Social media has come a long way in the last five years. Today, almost 80% of institutional investors use social media as a regular part of their workflow.
Good social media content allows investors to:
- Get breaking news on stocks they follow
- Gain perspectives on different topics
- Interact with other investors or industry people
- Become thought leaders on topics
To help investors accomplish these goals, its important for companies to curate their content to cover other topics and perspectives outside of their company and sector.
Media websites provide a means for coverage and eyeballs for all stocks, regardless of size.
Strong media from reputable networks can increase awareness of a stock and liquidity. However, like social media, such coverage can be a double-edged sword. If companies are represented unprofessionally by third-party media, it can backfire.
Therefore, it is important companies do their best to ensure that coverage of their stock is reputable, professional, fair, and accurate.
How Much Do Americans Trust the Media?
Media trust among Americans has reached its lowest point since Trump won the 2016 presidential election.
How Much Do Americans Trust the Media?
Media trust among Americans has reached its lowest point in six years.
Gallup began its survey on media trust in 1972, repeating it in 1974 and 1976. After a long period, the public opinion firm restarted the polls in 1997 and has asked Americans about their confidence level in the mass media—newspapers, TV, and radio—almost every year since then.
The above graphic illustrates Gallup’s latest poll results, conducted in September 2023.
Americans’ Trust in Mass Media, 1972-2023
Americans’ confidence in the mass media has sharply declined over the last few decades.
|Trust in the mass media||% Great deal/Fair amount||% Not very much||% None at all|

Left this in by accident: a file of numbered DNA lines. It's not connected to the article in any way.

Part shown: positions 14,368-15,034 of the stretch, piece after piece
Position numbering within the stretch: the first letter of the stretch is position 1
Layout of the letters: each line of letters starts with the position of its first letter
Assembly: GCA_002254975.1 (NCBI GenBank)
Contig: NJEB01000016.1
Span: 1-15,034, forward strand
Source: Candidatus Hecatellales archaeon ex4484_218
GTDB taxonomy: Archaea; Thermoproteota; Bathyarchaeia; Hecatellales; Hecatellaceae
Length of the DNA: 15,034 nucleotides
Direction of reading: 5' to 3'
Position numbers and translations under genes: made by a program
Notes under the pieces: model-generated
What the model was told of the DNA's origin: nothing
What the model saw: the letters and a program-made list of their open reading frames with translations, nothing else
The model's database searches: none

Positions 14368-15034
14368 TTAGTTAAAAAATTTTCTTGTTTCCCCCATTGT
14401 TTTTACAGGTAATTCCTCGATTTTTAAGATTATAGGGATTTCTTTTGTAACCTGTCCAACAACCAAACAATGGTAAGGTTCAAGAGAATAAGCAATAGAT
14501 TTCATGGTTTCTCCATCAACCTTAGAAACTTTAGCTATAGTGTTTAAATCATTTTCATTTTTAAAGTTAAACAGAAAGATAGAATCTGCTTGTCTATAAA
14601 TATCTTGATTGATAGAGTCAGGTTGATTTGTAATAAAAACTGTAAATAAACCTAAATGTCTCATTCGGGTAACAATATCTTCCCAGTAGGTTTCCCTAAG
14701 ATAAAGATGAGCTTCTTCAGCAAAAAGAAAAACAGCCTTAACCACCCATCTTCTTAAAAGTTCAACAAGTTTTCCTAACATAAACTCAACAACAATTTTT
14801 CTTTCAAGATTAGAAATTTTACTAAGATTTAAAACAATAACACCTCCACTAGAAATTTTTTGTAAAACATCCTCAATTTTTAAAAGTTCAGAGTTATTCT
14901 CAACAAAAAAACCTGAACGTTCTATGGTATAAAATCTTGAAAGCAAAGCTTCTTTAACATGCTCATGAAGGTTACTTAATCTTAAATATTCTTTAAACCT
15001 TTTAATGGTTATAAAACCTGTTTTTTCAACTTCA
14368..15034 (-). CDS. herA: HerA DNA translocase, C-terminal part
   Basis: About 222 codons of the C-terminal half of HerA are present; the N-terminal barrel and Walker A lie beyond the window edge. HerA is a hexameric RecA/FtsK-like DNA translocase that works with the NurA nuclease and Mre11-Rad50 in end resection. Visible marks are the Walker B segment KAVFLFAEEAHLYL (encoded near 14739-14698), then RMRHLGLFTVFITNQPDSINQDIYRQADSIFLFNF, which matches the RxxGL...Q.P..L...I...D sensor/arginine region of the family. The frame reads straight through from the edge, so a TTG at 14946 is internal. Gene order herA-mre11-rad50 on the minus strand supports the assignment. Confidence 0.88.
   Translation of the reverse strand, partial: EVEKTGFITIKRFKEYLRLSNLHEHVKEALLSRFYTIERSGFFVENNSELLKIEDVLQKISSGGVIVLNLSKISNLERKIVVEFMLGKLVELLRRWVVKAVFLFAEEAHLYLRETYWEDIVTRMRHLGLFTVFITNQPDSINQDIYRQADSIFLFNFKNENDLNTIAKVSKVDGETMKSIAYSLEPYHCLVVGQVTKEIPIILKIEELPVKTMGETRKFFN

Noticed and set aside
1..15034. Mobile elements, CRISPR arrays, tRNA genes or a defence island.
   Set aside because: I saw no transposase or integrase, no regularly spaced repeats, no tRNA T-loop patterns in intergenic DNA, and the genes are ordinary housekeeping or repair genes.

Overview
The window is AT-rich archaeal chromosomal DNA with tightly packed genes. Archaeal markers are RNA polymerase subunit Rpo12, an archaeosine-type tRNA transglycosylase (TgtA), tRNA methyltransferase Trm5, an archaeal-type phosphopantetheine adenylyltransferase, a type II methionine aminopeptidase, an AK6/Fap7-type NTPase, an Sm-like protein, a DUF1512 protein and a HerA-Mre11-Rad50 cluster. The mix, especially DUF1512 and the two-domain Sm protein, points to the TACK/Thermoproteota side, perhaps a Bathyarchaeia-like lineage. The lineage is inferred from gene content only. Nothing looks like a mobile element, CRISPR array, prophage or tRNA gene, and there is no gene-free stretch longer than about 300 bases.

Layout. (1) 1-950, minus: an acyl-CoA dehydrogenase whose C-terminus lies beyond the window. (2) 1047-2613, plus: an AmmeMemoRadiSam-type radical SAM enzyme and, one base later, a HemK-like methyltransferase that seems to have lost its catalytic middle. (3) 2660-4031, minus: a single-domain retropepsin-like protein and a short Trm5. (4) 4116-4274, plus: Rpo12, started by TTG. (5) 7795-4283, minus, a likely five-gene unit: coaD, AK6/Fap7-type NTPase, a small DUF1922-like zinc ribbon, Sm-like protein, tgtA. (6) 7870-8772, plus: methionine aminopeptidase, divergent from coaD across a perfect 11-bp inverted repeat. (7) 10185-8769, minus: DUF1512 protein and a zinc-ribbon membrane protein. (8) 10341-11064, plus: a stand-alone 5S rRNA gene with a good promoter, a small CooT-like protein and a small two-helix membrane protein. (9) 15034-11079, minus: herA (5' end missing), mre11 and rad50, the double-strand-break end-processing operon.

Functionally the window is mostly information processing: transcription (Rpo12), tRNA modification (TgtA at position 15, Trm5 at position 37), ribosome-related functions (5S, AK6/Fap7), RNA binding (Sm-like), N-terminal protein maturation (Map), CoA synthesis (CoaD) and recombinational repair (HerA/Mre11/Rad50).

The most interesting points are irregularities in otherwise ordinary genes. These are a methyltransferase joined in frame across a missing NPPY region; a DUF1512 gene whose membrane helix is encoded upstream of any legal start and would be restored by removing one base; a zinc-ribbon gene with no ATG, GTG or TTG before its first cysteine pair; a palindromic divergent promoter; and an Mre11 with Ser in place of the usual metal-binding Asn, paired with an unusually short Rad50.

In 2016, the number of respondents trusting media outlets fell below the tally of those who didn’t trust the media at all. This is the first time that has happened in the poll’s history.
That year was marked by sharp criticism of the media from then-presidential candidate Donald Trump.
In 2017, the use of the term ‘fake news’ rose by 365% on social media, and the term was named the word of the year by dictionary publisher Collins.
The Lack of Faith in Institutions and Social Media
Although there’s no single reason to explain the decline of trust in the traditional media, some studies point to potential drivers.
According to Michael Schudson, a sociologist and historian of the news media and a professor at the Columbia Journalism School, in the 1970s, faith in institutions like the White House or Congress began to decline, consequently impacting confidence in the media.
“That may have been a necessary corrective to a sense of complacency that had been creeping in—among the public and the news media—that allowed perhaps too much trust: we accepted President Eisenhower’s lies about the U-2 spy plane, President Kennedy’s lies about the ‘missile gap,’ President Johnson’s lies about the war in Vietnam, President Nixon’s lies about Watergate,”
Michael Schudson – Columbia Journalism School
More recently, the internet and social media have significantly changed how people consume media. The rise of platforms such as X/Twitter and Facebook have also disrupted the traditional media status quo.
Partisans’ Trust in Mass Media
Historically, Democrats have expressed more confidence in the media than Republicans.
Democrats’ trust, however, has fallen 12 points over the past year to 58%, compared with 11% among Republicans and 29% among independents.
According to Gallup, Republicans’ low confidence in the media has little room to worsen, but Democrat confidence could still deteriorate and bring the overall national reading down further.
The poll also shows that young Democrats have less confidence in the media than older Democrats, while Republicans are less varied in their views by age group.